Featured Articles

Intel releases tiny 3G cell modem

Intel releases tiny 3G cell modem

Intel has released a 3G cellular modem with an integrated power amplifier that fits into a 300 mm2 footprint, claiming it…

More...
Braswell 14nm Atom slips to Q2 15

Braswell 14nm Atom slips to Q2 15

It's not all rosy in the house of Intel. It seems that upcoming Atom out-of-order cores might be giving this semiconductor…

More...
TSMC 16nm wafers coming in Q1 2015

TSMC 16nm wafers coming in Q1 2015

TSMC will start producing 16nm wafers in the first quarter of 2015. Sometime in the second quarter production should ramp up…

More...
Skylake-S LGA is 35W to 95W TDP part

Skylake-S LGA is 35W to 95W TDP part

Skylake-S is the ‘tock’ of the Haswell architecture and despite being delayed from the original plan, this desktop part is scheduled…

More...
Aerocool Dead Silence reviewed

Aerocool Dead Silence reviewed

Aerocool is well known for its gamer cases with aggressive styling. However, the Dead Silence chassis offers consumers a new choice,…

More...
Frontpage Slideshow | Copyright © 2006-2010 orks, a business unit of Nuevvo Webware Ltd.
Tuesday, 17 July 2007 03:38

iPhone helps heart surgeons

Written by Nermin Hajdarbegovic

Image

Almighty iPhone save lives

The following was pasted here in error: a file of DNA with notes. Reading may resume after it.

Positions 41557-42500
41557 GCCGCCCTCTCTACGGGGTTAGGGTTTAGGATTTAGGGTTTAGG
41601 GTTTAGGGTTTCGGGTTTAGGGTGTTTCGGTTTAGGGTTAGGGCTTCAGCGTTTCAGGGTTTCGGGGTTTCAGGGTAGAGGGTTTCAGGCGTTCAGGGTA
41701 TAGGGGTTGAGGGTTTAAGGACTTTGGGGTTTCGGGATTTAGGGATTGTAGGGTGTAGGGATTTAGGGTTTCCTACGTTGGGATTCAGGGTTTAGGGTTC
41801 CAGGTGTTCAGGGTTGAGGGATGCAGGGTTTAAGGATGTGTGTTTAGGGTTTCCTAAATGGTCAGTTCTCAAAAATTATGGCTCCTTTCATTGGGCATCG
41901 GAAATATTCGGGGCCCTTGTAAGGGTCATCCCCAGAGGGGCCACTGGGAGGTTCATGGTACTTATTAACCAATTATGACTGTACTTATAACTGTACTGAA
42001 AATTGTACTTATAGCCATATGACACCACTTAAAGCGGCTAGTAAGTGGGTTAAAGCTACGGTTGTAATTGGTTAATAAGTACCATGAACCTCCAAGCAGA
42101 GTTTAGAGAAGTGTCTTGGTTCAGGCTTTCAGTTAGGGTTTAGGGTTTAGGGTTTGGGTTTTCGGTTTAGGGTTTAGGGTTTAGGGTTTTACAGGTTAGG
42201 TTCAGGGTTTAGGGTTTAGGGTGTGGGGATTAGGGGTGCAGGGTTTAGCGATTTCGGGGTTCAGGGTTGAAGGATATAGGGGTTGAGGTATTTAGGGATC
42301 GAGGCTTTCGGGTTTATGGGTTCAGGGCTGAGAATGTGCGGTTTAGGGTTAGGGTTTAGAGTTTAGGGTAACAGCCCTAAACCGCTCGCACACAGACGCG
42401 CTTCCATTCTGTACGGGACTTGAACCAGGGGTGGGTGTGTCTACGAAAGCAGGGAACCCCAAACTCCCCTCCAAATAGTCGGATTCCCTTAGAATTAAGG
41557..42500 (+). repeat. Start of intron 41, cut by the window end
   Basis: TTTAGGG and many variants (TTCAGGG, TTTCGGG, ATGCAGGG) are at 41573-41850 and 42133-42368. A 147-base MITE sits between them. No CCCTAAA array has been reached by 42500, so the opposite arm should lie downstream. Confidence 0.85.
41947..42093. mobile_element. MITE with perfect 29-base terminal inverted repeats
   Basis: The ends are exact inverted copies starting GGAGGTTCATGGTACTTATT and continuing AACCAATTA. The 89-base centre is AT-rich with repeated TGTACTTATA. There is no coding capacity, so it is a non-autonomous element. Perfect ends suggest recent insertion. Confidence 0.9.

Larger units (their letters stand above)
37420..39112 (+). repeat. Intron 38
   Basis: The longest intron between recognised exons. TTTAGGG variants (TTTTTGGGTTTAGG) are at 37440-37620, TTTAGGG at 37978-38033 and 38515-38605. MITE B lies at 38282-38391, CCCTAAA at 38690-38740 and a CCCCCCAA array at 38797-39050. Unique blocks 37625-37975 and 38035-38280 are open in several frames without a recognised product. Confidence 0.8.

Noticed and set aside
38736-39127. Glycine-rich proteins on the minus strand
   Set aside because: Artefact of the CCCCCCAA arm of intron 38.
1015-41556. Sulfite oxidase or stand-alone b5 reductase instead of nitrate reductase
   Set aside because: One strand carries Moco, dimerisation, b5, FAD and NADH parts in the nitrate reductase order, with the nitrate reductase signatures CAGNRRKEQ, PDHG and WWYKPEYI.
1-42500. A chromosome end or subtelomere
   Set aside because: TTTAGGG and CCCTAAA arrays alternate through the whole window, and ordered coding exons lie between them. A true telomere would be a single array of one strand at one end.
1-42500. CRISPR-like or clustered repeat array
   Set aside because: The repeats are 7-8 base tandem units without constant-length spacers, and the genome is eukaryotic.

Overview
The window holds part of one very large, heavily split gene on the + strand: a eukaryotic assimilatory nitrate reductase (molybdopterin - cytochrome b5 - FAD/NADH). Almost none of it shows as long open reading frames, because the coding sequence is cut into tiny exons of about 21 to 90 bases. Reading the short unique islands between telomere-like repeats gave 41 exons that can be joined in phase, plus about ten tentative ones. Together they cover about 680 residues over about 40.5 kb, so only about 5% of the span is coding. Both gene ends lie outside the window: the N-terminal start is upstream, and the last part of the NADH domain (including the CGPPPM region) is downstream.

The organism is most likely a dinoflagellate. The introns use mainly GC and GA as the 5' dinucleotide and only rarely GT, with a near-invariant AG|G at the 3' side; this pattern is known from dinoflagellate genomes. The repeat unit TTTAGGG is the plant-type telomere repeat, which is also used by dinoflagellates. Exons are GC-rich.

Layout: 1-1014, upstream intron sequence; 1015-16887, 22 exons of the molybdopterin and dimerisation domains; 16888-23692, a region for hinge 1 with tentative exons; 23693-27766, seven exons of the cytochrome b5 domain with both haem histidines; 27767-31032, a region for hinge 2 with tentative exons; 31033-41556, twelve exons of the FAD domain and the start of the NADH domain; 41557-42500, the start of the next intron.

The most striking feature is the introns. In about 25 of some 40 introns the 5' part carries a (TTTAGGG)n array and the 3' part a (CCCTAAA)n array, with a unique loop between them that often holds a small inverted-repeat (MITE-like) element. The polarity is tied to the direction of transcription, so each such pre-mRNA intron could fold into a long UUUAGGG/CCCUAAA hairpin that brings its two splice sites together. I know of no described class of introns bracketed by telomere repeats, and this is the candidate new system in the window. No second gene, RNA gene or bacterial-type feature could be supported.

Now, I think we can all agree that Apple's marketing guys did a great job promoting their you-know-what phone. But, as far as sane people go, it's really been more than enough.

The latest bit of utterly ridiculous iPhone news comes from Heart Imaging Technologies, Durham. N.C. The company announced today that "medical images can be viewed on Apple's new iPhone". Wow, what a great feat of engineering this must have been. Just imagine, they've managed to send a digital image to a mobile phone. Outstanding!

The press release goes on: "Physicians can simply click on a web link sent via email by one of their colleagues, enter their password, and, for example, instantly view movies of a patient's beating heart halfway around the world. They can even put their colleagues on speakerphone and carry on a medical consultation while simultaneously browsing through the imaging results." 

Great news. It's nice to know that someone with an iPhone in their hands is going to cut you open and operate on your still beating heart while speaking to their colleagues "halfway around the world". This sounds really reassuring, if you're literally dying to meet Elvis, Janis, Jim and Jimi that is.

"Viewing medical images traditionally requires dedicated workstations costing tens of thousands of dollars, which in turn are connected to proprietary picture archiving communications and storage (PACS) systems costing millions of dollars more."

Yup, "millions of dollars" for archiving a few images and some video. Damn, my PC is probably worth billions to these people.

Here's a hint for the guys at Heart Imaging Technologies: when you outsource, for the love of God don't outsource your PR to North Korea.




 

Last modified on Tuesday, 17 July 2007 08:59

Nermin Hajdarbegovic

E-mail: This e-mail address is being protected from spambots. You need JavaScript enabled to view it
blog comments powered by Disqus

 

Facebook activity

Latest Commented Articles

Recent Comments